Cerys is safe in the kingdom of Aloriya.
Here there are no droughts, disease, or famine, and peace is everlasting. It has been this way for hundreds of years, since the first king made a bargain with the Lady who ruled the forest that borders the kingdom. But as Aloriya prospered, the woods grew dark, cursed, and forbidden. Cerys knows this all too well: when she was young, she barely escaped as the woods killed her friends and her mother. Now Cerys carries a small bit of the curse—the magic—in her blood, a reminder of the day she lost everything. The most danger she faces now, as a gardener’s daughter, is the annoying fox who stalks the royal gardens and won’t leave her alone.
As a new queen is crowned, however, things long hidden in the woods descend on the kingdom itself. Cerys is forced on the run, her only companions the small fox from the garden, a strange and powerful bear, and the magic in her veins. It’s up to her to find the legendary Lady of the Wilds and beg for a way to save her home. But the road is darker and more dangerous than she knows, and as secrets from the past are uncovered amid the teeth and roots of the forest, it’s going to take everything she has just to survive.
I don’t know what I expected with this book but weird zombie forest was definitely not it. And yet, somehow it worked for me!
This was such a dark sort of fairy tale. You have a prince and princess and a commoner’s daughter as well as an ‘enchanted’ forest and a kingdom where everything is going exceptionally well. UNTIL. Until it isn’t of course. Everything goes so spectacularly wrong so very quickly. It’s like one moment you’re all Morning Mood vibing and next thing you know In The Hall of the Mountain King suddenly breaks out (why yes I did just reference the Peer Gynt suite because it’s SUCH A MOOD HERE–it would honestly be a great soundtrack to this book). What I liked about this is the story takes these familiar tropes and twists them just so. Because, really was everything going well in this kingdom? Sure but also don’t go into that forest because you might turn into a monster. Or get eaten by one. Or get eaten by one and then turn into a monster. Look–the forest is bad news! And it’s something the people in the kingdom have to live with but it seems a small price to pay for the relative prosperity of the kingdom due to some enchanted crown that was totally given freely to the king by some magic forest woman some centuries ago. But what about those that have lost loved ones to this forest? Is the sacrifice worth it? Well, everyone’s about to find out. This is a story that not only plays with tropes but asks, ‘hey, how about that propaganda, eh?’. Anyway, bottom line is that this story was a lot darker than I expected but I loved it for that.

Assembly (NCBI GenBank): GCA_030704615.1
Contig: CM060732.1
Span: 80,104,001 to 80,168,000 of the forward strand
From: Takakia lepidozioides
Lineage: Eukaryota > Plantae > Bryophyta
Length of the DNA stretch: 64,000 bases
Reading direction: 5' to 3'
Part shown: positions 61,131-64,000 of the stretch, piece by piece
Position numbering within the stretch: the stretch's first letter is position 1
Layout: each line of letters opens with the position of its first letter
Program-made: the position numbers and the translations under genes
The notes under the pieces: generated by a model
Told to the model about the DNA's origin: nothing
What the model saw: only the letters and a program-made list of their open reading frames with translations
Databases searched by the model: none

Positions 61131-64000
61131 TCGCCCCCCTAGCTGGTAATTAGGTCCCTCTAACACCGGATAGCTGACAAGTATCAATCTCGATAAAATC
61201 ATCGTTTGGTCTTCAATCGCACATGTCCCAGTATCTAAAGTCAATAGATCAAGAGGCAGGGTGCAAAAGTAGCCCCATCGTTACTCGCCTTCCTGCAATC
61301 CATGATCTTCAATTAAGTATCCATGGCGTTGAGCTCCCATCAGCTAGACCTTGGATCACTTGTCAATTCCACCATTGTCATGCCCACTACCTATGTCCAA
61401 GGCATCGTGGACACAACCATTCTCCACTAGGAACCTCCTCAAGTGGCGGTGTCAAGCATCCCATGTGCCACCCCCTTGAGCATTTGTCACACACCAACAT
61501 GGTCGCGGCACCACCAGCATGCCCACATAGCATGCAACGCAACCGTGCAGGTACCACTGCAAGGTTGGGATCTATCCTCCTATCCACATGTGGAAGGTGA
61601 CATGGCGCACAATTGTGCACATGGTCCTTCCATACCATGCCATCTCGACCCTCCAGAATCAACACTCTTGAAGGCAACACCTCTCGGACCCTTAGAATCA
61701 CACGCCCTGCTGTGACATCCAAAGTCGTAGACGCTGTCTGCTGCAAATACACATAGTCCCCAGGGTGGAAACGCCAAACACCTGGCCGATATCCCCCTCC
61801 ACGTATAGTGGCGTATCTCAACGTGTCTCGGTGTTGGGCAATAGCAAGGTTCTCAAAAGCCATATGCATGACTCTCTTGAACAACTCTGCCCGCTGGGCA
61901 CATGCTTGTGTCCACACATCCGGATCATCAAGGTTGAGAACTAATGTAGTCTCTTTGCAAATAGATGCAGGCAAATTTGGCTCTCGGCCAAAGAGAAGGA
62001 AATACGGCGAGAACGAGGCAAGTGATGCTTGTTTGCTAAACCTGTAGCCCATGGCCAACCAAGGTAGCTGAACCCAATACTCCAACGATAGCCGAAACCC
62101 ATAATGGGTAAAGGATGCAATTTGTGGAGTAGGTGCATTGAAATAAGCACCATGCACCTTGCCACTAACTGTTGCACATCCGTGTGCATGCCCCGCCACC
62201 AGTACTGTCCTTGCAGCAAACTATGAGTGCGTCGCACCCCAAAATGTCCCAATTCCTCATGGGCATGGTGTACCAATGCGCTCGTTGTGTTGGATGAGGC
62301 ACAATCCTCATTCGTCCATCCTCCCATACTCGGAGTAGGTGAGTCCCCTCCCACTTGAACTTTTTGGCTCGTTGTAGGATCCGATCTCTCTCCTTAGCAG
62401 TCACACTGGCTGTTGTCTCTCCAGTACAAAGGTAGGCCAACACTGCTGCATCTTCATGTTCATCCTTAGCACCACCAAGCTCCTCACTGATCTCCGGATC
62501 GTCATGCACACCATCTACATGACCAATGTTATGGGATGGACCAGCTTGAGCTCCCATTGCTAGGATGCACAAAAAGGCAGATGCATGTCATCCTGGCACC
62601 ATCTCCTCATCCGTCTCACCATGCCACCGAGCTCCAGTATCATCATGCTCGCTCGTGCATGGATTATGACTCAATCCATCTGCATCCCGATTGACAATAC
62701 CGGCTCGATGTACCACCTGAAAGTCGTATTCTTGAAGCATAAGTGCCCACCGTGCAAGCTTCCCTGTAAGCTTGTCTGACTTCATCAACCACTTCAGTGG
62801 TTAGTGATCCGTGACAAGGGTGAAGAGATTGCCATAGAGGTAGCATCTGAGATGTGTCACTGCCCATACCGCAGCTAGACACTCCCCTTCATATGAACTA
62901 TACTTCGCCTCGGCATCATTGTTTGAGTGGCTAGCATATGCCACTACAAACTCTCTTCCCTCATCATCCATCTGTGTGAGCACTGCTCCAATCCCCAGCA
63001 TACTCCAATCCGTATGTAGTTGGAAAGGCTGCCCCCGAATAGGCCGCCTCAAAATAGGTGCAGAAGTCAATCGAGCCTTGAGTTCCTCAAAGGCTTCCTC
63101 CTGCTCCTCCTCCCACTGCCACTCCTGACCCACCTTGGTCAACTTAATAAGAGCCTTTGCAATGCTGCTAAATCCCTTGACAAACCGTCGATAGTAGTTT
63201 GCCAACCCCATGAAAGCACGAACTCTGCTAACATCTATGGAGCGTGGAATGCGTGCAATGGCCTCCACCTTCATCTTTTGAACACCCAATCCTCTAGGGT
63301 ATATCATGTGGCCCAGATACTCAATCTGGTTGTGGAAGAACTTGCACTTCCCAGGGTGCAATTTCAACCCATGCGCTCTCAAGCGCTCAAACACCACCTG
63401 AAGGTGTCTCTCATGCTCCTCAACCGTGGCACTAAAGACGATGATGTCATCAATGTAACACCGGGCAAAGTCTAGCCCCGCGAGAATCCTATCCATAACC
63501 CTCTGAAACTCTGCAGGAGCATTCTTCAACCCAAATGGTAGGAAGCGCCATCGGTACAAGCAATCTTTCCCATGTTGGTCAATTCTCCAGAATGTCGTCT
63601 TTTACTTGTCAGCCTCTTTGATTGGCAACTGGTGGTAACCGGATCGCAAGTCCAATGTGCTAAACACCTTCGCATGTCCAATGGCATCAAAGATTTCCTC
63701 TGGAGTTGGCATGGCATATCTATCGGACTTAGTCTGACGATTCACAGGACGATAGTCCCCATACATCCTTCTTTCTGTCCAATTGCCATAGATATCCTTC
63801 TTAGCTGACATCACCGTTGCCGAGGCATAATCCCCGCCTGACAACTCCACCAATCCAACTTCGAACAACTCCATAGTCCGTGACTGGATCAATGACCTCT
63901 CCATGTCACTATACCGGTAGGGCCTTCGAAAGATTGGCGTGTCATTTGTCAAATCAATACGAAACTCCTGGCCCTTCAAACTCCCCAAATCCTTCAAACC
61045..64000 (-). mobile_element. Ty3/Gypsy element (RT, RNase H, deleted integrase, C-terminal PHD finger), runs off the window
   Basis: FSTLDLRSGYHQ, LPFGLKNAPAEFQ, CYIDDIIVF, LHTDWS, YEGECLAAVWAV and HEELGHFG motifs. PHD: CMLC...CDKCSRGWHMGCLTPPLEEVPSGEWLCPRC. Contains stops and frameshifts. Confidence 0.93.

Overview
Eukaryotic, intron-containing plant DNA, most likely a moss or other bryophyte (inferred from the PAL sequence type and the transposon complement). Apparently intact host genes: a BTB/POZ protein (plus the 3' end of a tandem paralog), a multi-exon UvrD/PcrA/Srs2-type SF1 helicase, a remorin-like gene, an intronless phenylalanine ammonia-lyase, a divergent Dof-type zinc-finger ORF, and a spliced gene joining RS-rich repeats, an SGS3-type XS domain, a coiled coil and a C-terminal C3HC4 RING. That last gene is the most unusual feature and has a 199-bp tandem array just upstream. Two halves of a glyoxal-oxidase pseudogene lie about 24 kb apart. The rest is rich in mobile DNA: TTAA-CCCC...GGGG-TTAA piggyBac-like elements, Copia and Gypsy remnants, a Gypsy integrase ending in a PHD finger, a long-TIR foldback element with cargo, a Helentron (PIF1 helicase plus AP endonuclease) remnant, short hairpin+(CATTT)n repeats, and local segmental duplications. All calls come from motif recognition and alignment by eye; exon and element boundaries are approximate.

As for the characters, I had a good time with them. There are some that I liked better than others and some that I didn’t quite know what to think of. I like characters that have some ambiguity to them. I will say one character revelation that seemed like it was supposed to be some giant surprise I had figured out from the get-go. I don’t know if we, the reader, were supposed to be ‘in on it’ or not…that’s a little unclear so it makes the reveal just feel…not very shocking. But anyway. I really had a good time with the little gang that forms during the jaunt through the forest. Nothing like being chased by zombie-like creatures to make a group of strangers want to bond. Cerys was an interesting character to follow even if she seems a bit too good at times, she’s a survivor. She’s had trauma in her young life and she’s still dealing with that, and we explore that over the course of the story as she’s traumatized all over again. She’s someone who’s lost everything but will continue to fight and have hope. I really liked Fox too. He’s a fun. He’s kind of selfish sometimes. He admits he’s cowardly. He also, obviously, has had his own share of trauma. I loved the dynamic between the two of them for the most part, but the romance toward the end somehow felt rushed even though the story had been building up to that from the start. Hm.
One of the other things I did enjoy about this was it was very much an Ashley Poston book so it contained her trademark brand of humor. There was also a diverse set of characters, which I appreciated especially since none of that was made to be a big deal, it was just the way the world existed. The plot of the story is very much a journey while trying to survive. It felt a bit like a horror in some ways because of that. I feel like that was very interesting especially given that it felt so very fairy-tale-esque.
Overall, I had a fun time with this book. I think it’s worth checking out if you’re looking for some dark fantasy with a dash of romance and humor. 4/5 stars.